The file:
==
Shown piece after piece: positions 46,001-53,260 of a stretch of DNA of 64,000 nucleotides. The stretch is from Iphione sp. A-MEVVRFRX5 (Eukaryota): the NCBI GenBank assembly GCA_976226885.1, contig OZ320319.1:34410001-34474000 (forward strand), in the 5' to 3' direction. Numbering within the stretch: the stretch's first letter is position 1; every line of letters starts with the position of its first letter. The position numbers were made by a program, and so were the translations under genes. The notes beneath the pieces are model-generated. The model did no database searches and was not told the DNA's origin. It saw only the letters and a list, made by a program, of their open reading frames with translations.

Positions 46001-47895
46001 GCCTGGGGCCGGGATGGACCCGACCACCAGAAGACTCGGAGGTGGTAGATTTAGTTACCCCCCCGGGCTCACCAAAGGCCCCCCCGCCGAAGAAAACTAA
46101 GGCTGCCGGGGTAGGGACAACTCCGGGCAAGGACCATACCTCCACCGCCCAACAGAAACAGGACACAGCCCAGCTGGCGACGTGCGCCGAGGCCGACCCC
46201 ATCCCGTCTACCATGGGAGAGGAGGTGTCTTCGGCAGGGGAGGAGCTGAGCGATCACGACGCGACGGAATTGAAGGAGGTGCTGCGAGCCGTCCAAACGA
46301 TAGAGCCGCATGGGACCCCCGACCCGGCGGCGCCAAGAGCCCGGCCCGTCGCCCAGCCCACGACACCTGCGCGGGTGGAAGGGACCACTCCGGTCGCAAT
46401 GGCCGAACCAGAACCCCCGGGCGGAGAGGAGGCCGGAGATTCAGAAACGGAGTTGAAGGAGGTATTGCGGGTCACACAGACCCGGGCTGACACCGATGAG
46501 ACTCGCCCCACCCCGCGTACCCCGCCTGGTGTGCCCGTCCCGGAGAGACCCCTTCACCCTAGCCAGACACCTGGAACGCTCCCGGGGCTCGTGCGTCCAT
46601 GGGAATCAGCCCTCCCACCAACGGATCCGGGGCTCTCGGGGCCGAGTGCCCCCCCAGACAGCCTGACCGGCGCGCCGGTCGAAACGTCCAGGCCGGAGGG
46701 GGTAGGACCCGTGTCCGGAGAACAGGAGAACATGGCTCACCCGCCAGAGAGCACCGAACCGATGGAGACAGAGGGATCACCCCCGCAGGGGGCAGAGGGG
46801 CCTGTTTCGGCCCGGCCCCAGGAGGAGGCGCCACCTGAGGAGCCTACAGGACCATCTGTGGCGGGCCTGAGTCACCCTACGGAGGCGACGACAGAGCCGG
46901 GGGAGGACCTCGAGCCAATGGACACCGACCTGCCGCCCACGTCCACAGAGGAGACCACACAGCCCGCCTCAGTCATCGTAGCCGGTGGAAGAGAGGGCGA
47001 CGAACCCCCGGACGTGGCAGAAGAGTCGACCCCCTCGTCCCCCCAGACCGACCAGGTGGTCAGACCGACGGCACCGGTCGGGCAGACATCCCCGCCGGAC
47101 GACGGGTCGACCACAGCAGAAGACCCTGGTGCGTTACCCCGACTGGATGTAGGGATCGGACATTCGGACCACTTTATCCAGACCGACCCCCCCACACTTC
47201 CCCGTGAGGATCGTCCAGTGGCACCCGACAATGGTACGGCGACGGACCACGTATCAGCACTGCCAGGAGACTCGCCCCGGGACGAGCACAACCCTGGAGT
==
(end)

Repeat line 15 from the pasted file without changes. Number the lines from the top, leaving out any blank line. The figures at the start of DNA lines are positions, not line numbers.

47201 CCCGTGAGGATCGTCCAGTGGCACCCGACAATGGTACGGCGACGGACCACGTATCAGCACTGCCAGGAGACTCGCCCCGGGACGAGCACAACCCTGGAGT